Yet by 3, you, London, went ahead and granted one of any great city's best possibilities: serendipity. Any nomad straying into Mayfair might have spotted a long and oddball queue ("line") forming outside an electricity substation and leading toward a staircase. The people queued because there's a park on the roof of the structure. They queued because that park had installed a big screen. They queued because that screen showed Novak Djokovic vs. Roger Federer.
The line budged occasionally, as the park can hold only 250, and a sole, yeoman park "doorman" managed the main rule: one out, one in, three out, three in and so on. The wait wore on - 45 minutes, then 50 - yet it reinforced a global truth: The ultimate home team on Earth remains Roger Federer. Scoreboards ought to list his homeland as "Earth."
It grew possible almost - almost - to keep score by listening. If the crowd upstairs cheered, that must be a Federer point. If it hushed, that would be a Djokovic point. Persistent silence: maybe two Djokovic points. A mass gasp: a Federer error.
Well, if there's a heaven, it might resemble that rooftop, with its views of beautiful architecture, its fine green lounge chairs, its riveting match on the screen, its prosecco stand (!) offering the nectar at an unreasonable yet totally reasonable five pounds ($6.29) per flute. The match dazzled. Federer-lovers waited in the loo lines and cringed. The third-set tiebreaker tilted to Djokovic.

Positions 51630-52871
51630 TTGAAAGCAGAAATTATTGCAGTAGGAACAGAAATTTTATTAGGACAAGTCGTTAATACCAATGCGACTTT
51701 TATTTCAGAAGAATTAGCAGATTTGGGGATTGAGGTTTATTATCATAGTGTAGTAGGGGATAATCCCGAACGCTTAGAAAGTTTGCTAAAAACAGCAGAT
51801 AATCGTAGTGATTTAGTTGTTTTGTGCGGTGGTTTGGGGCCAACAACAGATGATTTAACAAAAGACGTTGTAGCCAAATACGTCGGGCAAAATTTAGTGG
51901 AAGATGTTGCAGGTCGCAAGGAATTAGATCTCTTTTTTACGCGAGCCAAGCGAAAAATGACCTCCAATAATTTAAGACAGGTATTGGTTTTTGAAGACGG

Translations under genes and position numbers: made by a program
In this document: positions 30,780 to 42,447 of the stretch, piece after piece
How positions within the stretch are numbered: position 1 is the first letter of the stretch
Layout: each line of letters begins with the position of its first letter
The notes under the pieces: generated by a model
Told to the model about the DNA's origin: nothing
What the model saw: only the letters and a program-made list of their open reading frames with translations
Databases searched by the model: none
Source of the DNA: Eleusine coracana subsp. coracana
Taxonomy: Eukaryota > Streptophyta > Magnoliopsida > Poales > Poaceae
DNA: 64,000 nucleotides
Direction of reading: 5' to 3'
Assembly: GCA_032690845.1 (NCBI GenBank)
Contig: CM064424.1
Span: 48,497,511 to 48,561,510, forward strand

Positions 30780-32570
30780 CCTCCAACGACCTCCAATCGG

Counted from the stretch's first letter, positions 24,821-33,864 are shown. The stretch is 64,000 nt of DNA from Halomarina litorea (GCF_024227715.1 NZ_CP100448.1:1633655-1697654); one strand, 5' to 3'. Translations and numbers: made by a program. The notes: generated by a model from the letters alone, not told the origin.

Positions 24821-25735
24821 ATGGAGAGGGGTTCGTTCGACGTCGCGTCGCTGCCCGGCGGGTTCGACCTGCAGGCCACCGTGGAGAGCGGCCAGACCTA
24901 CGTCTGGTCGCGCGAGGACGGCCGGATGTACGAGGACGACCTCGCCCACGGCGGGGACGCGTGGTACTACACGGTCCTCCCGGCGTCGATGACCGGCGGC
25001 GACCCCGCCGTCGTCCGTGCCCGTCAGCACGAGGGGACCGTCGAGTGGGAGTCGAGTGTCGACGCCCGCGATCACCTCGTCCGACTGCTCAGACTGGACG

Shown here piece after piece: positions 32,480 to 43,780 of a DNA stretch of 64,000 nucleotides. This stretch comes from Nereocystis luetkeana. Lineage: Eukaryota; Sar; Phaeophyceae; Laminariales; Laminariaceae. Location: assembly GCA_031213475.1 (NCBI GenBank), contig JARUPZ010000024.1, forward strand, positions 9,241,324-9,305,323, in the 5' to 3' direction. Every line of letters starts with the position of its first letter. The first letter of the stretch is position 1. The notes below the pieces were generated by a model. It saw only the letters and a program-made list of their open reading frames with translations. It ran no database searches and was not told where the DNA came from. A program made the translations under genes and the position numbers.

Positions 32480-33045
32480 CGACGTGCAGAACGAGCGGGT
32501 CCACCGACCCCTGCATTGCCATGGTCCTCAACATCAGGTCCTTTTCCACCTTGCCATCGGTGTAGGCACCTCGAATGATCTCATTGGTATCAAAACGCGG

He led two sets to one, and New Zealand had scored a healthy 241, and England had gone into its chase.
So it came time to check on England, best done pub to pub to pub. In a pub in Mayfair, England had reached 71 for 3 (wickets). By the time of a pub in Soho, it had veered into peril at 86 for 4 after England's Eoin Morgan went out on Lockie Ferguson's diving catch. That got checked on that 21st-century player: video. Yes, out. A check of Wimbledon: Djokovic, with a break in the fifth.
With Wimbledon clearly decided, Trafalgar Square and its England watch party lured. Soon, with thousands watching under still-blue skies, with the top of the London Eye winking down the street, England would need 61 runs from 42 balls (seven overs), then 53 from 36 balls, then 46 from 30. It felt unbearable. A broadcaster calling the match blared, "Can you score 38 in 21 when the pitch is dying?" The American response: I have little clue what that means, but I'd like to see the attempt.